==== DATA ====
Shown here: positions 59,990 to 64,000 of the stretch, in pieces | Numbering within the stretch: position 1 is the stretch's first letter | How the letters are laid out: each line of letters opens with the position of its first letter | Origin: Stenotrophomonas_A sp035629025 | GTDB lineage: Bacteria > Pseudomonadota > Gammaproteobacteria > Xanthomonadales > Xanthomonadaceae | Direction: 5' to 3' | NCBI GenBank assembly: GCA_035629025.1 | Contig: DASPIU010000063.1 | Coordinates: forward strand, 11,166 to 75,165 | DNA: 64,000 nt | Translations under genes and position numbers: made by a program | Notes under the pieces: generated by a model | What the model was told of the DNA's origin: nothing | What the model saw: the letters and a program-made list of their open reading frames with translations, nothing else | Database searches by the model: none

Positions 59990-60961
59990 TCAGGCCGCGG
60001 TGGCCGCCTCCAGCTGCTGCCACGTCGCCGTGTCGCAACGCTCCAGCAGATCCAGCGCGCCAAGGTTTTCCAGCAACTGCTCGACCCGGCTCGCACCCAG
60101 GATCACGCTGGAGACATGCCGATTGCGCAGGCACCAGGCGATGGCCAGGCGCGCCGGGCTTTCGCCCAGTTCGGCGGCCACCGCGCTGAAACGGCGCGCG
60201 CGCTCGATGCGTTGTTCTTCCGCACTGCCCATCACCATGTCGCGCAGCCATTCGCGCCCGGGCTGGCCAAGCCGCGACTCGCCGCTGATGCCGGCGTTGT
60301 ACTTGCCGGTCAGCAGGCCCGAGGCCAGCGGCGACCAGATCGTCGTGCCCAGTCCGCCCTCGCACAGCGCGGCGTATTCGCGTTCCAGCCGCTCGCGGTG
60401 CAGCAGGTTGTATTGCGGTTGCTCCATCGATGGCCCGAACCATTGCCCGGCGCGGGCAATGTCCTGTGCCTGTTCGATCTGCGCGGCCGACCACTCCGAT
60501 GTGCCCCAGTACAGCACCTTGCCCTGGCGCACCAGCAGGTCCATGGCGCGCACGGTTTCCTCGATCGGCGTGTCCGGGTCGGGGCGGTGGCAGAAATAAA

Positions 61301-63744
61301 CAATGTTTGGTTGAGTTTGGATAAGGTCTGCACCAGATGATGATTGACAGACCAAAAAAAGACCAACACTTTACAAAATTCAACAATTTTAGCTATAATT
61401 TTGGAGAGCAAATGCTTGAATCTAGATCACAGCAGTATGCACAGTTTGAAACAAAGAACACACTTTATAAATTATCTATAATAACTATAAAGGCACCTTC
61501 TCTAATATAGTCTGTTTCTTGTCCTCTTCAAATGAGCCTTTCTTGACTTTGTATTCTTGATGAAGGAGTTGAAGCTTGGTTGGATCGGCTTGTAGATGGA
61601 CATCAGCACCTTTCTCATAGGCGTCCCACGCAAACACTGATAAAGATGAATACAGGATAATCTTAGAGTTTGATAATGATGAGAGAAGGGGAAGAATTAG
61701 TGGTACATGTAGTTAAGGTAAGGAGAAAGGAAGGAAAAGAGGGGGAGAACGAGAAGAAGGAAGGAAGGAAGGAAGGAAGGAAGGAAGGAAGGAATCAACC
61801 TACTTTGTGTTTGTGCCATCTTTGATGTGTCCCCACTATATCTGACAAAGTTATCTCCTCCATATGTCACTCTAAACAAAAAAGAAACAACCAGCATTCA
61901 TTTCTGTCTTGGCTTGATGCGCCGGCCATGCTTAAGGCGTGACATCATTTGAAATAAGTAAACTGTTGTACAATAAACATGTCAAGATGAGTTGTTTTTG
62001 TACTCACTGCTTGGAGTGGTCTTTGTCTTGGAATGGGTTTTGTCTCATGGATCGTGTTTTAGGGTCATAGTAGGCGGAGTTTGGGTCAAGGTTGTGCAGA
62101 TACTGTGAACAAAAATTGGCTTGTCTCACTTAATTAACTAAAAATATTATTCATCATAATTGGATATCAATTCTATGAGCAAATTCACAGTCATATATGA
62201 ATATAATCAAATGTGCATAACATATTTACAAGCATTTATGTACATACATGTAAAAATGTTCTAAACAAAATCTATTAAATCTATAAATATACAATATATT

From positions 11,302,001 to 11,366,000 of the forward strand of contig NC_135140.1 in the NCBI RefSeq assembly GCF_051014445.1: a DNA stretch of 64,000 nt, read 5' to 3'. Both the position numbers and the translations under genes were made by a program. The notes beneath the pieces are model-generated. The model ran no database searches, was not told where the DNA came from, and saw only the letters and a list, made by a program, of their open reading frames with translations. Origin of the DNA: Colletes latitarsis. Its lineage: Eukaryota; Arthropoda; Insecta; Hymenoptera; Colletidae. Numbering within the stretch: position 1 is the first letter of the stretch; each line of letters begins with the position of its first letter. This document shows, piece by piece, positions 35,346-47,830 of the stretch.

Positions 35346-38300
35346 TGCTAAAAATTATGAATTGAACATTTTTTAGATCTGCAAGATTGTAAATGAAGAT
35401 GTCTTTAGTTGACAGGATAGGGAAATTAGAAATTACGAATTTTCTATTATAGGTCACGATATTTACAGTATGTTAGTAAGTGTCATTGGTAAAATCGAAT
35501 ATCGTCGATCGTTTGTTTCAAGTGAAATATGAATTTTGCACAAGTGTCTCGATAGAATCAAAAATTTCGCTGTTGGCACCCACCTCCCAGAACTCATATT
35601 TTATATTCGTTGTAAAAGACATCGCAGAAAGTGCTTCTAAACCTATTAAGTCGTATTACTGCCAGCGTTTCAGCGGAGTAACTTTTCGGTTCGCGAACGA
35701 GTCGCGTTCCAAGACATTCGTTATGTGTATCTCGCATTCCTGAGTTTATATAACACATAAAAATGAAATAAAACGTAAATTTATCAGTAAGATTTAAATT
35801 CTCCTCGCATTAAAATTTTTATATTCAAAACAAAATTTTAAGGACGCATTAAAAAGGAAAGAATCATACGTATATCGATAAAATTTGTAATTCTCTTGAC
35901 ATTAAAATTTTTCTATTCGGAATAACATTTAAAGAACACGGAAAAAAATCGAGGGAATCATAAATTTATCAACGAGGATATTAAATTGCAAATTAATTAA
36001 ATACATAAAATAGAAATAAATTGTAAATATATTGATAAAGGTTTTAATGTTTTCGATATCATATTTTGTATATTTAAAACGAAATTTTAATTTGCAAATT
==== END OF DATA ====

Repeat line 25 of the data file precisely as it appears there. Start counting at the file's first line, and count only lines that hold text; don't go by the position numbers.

35501 ATCGTCGATCGTTTGTTTCAAGTGAAATATGAATTTTGCACAAGTGTCTCGATAGAATCAAAAATTTCGCTGTTGGCACCCACCTCCCAGAACTCATATT